But there is still plenty for visitors to enjoy at what is the only complete working historic estate in the country.
Shugborough estate is dominated by the imposing mansion house which was the home for more than 40 years of Lord Patrick Lichfield, the 5th Earl of Lichfield, who was also Her Majesty the Queen's first cousin once removed.
Lord Lichfield, who was also a famous photographer, inherited Shugborough from his grandfather, the 4th Earl, in 1960. And when the National Trust became owners six years later, he created his own private apartments on most of the upper floor and then leased them from the county council until his death in 2005.
Lord Lichfield's former bathroom in the private apartments
Lord Lichfield's son later surrendered the lease back to the council, who then spent nine months restoring the apartments to how they would have looked in the 1960s.
And visitors can today see the result of that project during a tour of the private apartments, which include many of the famous faces that Patrick Lichfield photographed at Shugborough from Mick Jagger, Lulu and Joanna Lumley to his former girlfriend and actress Britt Ekland.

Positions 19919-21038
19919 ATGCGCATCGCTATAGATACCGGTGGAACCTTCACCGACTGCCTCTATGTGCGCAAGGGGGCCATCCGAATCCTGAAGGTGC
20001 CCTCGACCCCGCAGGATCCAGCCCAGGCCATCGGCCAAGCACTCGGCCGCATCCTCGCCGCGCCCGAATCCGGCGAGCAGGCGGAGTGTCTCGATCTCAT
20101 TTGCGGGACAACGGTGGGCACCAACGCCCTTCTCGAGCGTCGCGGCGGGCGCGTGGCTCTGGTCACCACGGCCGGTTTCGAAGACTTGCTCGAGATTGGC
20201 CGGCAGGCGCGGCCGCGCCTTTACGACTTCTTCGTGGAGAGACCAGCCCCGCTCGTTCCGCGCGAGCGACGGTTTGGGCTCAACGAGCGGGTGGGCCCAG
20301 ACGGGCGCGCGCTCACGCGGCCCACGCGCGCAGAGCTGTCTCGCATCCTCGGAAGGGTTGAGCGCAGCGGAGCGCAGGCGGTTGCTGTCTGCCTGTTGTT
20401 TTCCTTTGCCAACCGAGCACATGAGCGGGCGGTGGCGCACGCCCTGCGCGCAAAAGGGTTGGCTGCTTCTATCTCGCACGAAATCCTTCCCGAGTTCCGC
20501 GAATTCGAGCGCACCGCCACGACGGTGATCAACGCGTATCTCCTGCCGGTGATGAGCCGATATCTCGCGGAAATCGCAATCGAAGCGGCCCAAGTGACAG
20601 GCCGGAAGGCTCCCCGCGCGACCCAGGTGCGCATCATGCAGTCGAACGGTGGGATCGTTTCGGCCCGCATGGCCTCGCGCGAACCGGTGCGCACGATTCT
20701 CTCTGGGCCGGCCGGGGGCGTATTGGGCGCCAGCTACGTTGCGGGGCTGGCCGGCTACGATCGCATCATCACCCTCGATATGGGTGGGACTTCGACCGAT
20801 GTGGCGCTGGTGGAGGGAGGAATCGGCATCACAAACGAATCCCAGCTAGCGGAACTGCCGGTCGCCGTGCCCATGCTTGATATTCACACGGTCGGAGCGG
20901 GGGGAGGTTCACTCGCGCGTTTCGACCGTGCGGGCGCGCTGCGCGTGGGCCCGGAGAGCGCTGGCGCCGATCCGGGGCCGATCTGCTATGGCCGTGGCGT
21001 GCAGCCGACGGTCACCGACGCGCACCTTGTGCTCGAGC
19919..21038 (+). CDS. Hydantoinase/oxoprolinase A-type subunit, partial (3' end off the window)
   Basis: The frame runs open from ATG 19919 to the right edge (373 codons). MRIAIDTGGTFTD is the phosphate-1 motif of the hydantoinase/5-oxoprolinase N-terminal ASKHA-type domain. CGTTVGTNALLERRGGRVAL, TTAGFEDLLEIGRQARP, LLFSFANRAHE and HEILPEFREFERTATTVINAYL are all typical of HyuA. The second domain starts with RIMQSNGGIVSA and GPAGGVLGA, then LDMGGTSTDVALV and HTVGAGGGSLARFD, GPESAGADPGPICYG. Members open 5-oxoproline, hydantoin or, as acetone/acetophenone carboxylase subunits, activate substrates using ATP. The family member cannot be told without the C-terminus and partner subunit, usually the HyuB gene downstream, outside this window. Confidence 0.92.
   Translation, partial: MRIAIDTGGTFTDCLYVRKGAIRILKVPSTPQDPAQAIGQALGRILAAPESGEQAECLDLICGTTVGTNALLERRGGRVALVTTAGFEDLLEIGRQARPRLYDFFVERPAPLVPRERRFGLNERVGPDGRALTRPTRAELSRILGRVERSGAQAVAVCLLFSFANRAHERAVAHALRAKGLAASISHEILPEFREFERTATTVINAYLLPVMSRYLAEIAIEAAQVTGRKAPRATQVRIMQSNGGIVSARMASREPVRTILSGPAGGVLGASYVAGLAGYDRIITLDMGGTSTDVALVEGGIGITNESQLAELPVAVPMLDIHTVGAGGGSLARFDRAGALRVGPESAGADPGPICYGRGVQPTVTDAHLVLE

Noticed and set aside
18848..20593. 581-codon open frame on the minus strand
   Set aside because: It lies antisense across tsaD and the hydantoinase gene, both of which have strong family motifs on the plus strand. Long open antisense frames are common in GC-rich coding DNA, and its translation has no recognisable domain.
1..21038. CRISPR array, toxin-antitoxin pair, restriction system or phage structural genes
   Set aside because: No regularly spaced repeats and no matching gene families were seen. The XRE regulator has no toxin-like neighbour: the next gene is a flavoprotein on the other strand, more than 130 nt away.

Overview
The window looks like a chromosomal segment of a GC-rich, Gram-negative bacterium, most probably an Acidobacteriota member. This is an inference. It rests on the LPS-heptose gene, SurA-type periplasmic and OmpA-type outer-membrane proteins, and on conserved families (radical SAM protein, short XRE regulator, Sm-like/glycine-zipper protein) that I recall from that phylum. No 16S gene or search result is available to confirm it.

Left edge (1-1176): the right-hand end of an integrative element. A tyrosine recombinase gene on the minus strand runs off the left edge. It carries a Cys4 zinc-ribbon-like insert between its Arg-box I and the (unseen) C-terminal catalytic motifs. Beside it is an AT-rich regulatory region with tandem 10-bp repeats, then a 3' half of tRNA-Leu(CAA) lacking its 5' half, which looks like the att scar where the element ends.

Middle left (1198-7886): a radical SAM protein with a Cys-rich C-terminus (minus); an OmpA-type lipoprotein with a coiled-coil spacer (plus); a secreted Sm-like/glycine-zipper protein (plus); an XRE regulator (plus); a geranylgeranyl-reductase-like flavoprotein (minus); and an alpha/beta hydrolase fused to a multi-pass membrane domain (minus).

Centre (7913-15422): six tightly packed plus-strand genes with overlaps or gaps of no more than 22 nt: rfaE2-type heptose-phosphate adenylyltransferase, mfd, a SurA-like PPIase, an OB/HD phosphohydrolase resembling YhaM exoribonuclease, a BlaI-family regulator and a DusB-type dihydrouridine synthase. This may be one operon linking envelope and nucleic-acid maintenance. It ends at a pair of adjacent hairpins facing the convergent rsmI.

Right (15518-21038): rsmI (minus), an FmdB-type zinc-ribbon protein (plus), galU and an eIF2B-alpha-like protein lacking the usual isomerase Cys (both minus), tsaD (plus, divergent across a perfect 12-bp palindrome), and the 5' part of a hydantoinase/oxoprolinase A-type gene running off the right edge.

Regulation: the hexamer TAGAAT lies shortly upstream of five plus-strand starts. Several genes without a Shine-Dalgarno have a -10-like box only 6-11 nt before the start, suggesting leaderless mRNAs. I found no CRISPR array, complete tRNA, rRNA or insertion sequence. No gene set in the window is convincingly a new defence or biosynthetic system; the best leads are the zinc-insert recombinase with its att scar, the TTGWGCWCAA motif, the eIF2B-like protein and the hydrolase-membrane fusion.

But, as I said at the outset, there is much more to Shugborough than 'just' the mansion house.
Visitors to the estate will first pass through the walled garden followed by a series of original farm workshops, including the head gardener's office, which have recently been restored. The workshops are now used for craft displays but they only open at various times.
A short stroll then brings you to Shugborough Park Farm, a working farm originating from the Georgian period, which boasts its own working mill.
Visitors can see demonstrations such as bread and cheese making, while the farm also has a collection of rare animal breeds which the estate manages in tandem with the Rare Breeds Survival Trust.
They include Bagot goats, the rarest animal on the farm with only 100-200 breeding females left in the world, Middle White Pigs (200-300 breeding females left) and Boreray sheep, with less than 500 breeding females in the world.
A land train will take visitors the half mile or so to the mansion house, or you can opt to walk along a parkland path.
And taking the healthy option allows you a close-up look at the Tower of the Winds, an 18th century copy of a classical monument which was apparently used for parties, although the cellar was converted into a dairy in 1805.
Head cook's demonstration in the Victorian servants' quarters